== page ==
- Here’s a (simplified) “best case” (from the taxpayer’s viewpoint) IRS position:
- The IRS could easily argue that what the charity received at the time of the contribution was the sum of —
No matter what reasonable discount rate is assumed, when you crunch the numbers, the sum of the two real rights the charity is being given fall far below the $700,000 deduction actually taken. Clearly, at best, the difference would be disallowed and appropriate interest and penalties would be imposed.
A more likely IRS approach is that there is no allowable income or gift tax deduction. The IRS will argue that what the “donor” gave here is in reality a possible, but certainly uncertain, stream of dollars over a period of years followed by a “balloon” (remainder) payment.
Since this “partial interest” gift is not in the form allowed by the Code (e.g. not a CRT or remainder interest in a home or farm), there is no Code-based sanction for a deduction. The result of a disallowance of the income tax deduction is obvious. But consider the implications of the disallowance of the gift tax deduction; the entire value of the transfer to the charity, less any allowable annual exclusion, would be taxable!
Although promoters may argue that the “put” is merely an option and that there was never a legal obligation for the charity to sell (and therefore the contribution of the 97% interest in the FLP must be respected), consider the probability that parties, particularly the donor, would never have entered into the transaction had it not been contemplated from inception that the charity would have no practical choice but to exercise its put.
This is just like the CSD concept in that promoters are hoping to obscure the substance of the overall plan with a focus on each step of the form. Yet the IRS and the courts will put the pieces of the puzzle together and view it as a whole, since the taxpayer here would not enter into any portion of the transaction unless it was contemplated that the whole would work. (Again, if the transaction was intended merely to benefit charity, why not a Palmer-like outright “no strings attached gift?”)
If the transaction is viewed in its entirety, the intent of the promoters and the client becomes obvious. The combination of the —
- generous management fee reserved by the “donor,” when added to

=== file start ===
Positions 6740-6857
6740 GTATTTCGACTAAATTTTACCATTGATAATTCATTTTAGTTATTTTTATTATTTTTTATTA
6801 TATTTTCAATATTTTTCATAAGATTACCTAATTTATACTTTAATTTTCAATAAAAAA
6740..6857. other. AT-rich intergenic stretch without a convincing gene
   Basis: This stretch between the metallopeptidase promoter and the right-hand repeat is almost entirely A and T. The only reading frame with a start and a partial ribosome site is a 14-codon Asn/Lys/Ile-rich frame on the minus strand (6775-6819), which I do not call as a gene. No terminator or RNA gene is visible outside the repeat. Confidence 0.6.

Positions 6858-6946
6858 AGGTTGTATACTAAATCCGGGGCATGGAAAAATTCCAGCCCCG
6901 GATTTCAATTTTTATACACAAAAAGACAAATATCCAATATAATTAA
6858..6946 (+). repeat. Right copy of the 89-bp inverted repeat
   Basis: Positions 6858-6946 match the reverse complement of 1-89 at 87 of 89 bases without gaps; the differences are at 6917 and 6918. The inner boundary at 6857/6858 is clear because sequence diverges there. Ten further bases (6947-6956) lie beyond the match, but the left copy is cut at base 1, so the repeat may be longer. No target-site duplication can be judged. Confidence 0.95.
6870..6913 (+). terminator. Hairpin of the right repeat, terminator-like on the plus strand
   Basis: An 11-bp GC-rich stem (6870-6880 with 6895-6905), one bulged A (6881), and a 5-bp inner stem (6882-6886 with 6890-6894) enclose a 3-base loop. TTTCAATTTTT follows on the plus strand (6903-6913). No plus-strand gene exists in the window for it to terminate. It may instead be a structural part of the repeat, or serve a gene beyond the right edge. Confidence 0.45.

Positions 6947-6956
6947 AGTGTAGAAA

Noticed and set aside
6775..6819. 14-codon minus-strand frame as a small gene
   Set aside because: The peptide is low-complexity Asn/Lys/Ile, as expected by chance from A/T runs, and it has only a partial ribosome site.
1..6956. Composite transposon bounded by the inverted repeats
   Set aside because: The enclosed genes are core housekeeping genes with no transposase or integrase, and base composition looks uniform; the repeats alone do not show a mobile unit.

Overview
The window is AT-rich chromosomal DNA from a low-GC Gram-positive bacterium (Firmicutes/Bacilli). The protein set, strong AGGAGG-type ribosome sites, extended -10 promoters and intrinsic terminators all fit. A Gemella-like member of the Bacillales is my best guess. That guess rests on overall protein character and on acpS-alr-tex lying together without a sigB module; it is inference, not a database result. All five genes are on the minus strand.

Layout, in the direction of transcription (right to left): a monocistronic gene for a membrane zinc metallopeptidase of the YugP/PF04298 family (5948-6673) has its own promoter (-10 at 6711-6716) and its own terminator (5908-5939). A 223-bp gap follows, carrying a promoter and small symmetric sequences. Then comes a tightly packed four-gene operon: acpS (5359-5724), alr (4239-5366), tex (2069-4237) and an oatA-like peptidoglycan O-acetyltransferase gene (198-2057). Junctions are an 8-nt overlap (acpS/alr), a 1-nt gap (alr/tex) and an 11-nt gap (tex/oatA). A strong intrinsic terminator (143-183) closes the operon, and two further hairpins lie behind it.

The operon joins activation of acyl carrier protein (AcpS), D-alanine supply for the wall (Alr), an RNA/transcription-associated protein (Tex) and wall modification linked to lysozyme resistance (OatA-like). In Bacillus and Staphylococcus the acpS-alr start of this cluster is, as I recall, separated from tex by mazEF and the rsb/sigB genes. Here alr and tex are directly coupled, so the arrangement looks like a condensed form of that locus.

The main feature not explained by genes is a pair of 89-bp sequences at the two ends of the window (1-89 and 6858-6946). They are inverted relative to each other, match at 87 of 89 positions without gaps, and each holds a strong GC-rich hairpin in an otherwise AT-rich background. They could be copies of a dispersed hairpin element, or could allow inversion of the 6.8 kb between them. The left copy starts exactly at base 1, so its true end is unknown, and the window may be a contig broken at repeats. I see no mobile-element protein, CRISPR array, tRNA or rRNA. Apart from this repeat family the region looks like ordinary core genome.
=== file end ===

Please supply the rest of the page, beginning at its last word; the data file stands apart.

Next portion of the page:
- the overvalued deduction valuation, on top of
- the underpayment for the partnership interest that was, just five years previous to its intended resale to the “donor’s” partnership, valued much higher (and the fact that the “put” in no way is grounded on an objective or reality-based formula) must lead a court (as well as any other intelligent and honest observer) to the conclusion that the transaction was something very different than a contribution solely for the benefit of a public charity.
Certainly, the spirit, if not the letter, of the private inurement and private benefit rules have been violated. This is clearly not a gift for the exclusive benefit of the charity or its intended beneficiaries.
Certainly, under “intermediate sanctions” regulations, if the donor has been a substantial contributor to the charity or he/she or their family is/are for some other reason considered “disqualified persons,” that is, persons who by their relationship with the charity, have a direct or indirect power over the decisions of the charity or a position of trust vis a vis its actions, they will be severely penalized for any “excess benefit” transaction. Here, both an unjustifiable management fee and the underpayment to the charity at the time of the put could easily result in harsh excise taxes, in addition to the normal interest and penalties.
The Bottom Line
When promoters use form to obfuscate substance and when the exemptions of a charity are exploited to achieve private objectives, expect problems. I have never known a client who was happy to have his name on a well-known case.
The “I’m Different” Defense
You’ll hear, of course, many promoters claiming, just as they did in Charitable Split Dollar, “I’m different.” “My variation will work even if other “more greedy” versions will not.”
You’ll hear about an “I’m different” version where —
- the management fee is lower,
- the FLP’s payout to the charity is higher,
- the charity gets a better deal on the sell-back, or
- the charity’s money isn’t used to finance the buyout of its own interest.
One Last Time
The central issues to focus on are:
- Is the arrangement you are examining a transfer representing “detached disinterested generosity” or an incredibly great deal for the charity and a relatively negligible benefit for the donor (deductible), or is it a take-it-or-leave-it deal in which the major beneficiary is the “donor” (nondeductible)?
- Is the gift of the right to uncertain income for a period of years followed by a balloon payment (the “put”) a partial interest gift (nondeductible)?
- Are both the original transfer to charity and the buy-back from the charity REALLY valued at arms’ length (O.K.) or are (or can) valuation games being (be) played? The deduction, if any, will be limited to the real and measurable value of what the charity gets at the date of the original transfer.
The less in it for the donor and the more for the charity, the better the odds.
At the very least, —
- it has to be a true charitable gift,
- it must be a gift of the donor’s entire interest, and
- there must be the total absence of the ability to play games with valuation.
If any one of these elements is missing, you have an invitation to litigation.
And giving the charity “something,” a “go along with the deal” fee, is not good enough. It’s not enough that the charity ends up with something other than an empty bag. Throwing the charity a bone, in return for a lopsided benefit, was not what Congress had in mind when it created the income tax deduction for gifts to charity.